Many months ago, I wrote about an extremely destitute family that my NGO works with through its home-based care program. The matriarch of the family is HIV+ and her health has deteriorated to a level where she is now bed-bound and unable to do basic tasks for herself (like get up to relieve herself). She has six young children living with her and no one in the home to assist with child-rearing (i.e. the father has passed and there is no known family otherwise). There are also two teenaged daughters, unfortunately both have now died of HIV in the months since I have known them. One of the daughters left an infant baby to, essentially, be reared by her younger siblings, making seven children in total living in the home.
In my posts about this family, you may also remember that I said this family is living in a one-room house without water or electricity (in the house or on the compound). The family curls up together day-in and day-out, with the mother sleeping on the only bed that fits inside the home. The other children pile onto blankets on the floor and the infant baby sleeps next to the sick mother. Food is scarce. The family is endowed with a support check from the government in the total of P150 per month (US$21) that they use to buy food. This is not enough but they make due with the supplemental food my NGO is able to give them through our feeding program. This, much to our dismay, is nominal as well but every bit helps. Finally, the family also doesn't have a toilet or a pit latrine on their compound so they defecate into a bucket and bring it to the neighbor's house to dispose of it. This is a hard process, especially for a sick mother whose children are attempting to stay in school, rear themselves, and care for the family simultaneously. This family is, far and away, the hardest situation and most impoverished that I have encountered since coming here. Theirs is a life of hardship to say the least.
A project that I have taken on has been to help build the family a home. I am proud to say that, to date, we have completed the foundation, built support for the walls, and put a ceiling on the basic structure. All of this has been done with donations of time, money, and materials by community members that have recognized the desperate need. We are in the final push right now to mobilize resources and are engaging in a fundraising campaign with a number of individuals and communities. As the days pass, it looks more and more promising that we will raise the necessary funds to finish this house and give the family a home to call their own.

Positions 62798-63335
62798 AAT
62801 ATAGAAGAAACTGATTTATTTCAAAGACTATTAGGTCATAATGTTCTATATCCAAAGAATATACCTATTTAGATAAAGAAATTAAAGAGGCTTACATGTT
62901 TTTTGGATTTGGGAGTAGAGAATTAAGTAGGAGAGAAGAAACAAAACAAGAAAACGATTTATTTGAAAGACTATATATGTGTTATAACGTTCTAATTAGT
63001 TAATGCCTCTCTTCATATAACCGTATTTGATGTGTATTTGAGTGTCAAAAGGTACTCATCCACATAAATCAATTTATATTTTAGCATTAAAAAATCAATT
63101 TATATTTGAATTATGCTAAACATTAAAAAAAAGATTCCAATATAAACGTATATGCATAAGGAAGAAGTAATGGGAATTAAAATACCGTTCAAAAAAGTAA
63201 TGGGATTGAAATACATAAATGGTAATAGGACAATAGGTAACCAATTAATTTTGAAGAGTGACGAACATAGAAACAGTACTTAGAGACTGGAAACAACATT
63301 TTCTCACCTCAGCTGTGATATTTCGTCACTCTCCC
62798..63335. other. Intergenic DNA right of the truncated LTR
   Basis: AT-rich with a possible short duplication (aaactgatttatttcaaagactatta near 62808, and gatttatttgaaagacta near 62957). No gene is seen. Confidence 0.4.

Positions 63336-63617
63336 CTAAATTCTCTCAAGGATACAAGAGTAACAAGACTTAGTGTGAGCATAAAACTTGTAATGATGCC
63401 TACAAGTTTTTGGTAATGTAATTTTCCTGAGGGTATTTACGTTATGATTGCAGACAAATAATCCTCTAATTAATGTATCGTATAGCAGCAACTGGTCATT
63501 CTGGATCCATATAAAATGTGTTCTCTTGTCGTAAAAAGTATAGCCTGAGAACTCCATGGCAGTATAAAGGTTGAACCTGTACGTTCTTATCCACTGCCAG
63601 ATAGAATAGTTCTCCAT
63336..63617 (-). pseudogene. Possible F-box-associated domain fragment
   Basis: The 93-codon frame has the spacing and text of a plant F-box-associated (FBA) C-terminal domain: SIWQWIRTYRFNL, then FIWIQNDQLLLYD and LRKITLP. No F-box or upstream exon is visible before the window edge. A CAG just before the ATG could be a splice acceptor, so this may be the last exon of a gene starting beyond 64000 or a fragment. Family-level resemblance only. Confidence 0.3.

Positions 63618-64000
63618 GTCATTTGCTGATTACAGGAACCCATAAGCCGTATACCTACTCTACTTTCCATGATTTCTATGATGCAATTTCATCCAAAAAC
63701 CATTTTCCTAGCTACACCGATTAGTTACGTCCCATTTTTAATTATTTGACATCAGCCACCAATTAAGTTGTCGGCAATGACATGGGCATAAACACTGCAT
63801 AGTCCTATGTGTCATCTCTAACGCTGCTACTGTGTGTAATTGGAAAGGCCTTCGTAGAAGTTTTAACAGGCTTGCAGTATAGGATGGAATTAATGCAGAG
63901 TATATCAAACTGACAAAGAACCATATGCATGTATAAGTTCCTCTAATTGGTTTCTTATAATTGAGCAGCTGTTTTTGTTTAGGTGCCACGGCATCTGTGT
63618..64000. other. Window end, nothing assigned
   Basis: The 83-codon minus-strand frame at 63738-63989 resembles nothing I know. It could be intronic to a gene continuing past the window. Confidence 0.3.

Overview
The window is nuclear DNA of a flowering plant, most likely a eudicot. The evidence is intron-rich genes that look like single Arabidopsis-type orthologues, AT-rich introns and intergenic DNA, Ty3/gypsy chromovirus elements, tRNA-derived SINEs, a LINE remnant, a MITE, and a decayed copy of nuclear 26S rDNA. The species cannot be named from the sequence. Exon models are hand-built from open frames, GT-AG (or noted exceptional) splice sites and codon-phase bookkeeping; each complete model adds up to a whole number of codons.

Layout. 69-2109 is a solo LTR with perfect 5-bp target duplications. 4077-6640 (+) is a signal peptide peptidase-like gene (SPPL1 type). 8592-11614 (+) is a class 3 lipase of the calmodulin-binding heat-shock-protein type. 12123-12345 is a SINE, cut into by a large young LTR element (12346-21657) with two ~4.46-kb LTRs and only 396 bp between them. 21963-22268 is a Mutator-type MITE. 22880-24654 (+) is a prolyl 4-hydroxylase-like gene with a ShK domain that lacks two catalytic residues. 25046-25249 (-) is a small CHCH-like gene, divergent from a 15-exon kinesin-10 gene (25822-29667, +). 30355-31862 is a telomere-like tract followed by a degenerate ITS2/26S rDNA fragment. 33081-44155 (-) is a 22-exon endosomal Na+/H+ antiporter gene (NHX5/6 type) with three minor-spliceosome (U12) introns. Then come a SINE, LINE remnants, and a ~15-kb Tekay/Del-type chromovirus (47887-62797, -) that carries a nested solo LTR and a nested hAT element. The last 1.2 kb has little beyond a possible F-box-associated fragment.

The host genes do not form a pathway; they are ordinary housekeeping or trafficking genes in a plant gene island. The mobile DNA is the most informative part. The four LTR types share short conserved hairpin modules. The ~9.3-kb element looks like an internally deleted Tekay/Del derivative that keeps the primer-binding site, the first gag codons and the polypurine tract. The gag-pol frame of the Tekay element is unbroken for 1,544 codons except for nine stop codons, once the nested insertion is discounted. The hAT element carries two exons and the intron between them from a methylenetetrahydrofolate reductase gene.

A quick note on the toilet situation because it is a necessary side-project of the "house building project" and is something we all feel is very important (as hygiene plays a significant role in health), and therefore something we have been working diligently on. I am pleased to say that we believe this project will also come to fruition in the upcoming months. I have been working with a Church group in Botswana that has been spearheading the fundraising effort to dig a pit latrine on the compound. They are hopeful that the funding will come through by the end of the year and that we can start digging in the first months of 2013. This will make a huge difference for the family and I am exceedingly grateful for their continued efforts.
I am beside myself with appreciation for the love and support of so many communities in making this project a reality. If you are reading this and have participated in this project on some level, please know the depth of my gratitute - I will never forget your kindness and generosity and neither will the family. This house will belong to these children when they truly become orphaned. They will not be homeless and they will have something to call their own. And, until that day, they will have a safe place to live. This will relieve their stress and their burden and, I believe, bring them comfort both in actuality and in knowing that so many people care about them and their well-being.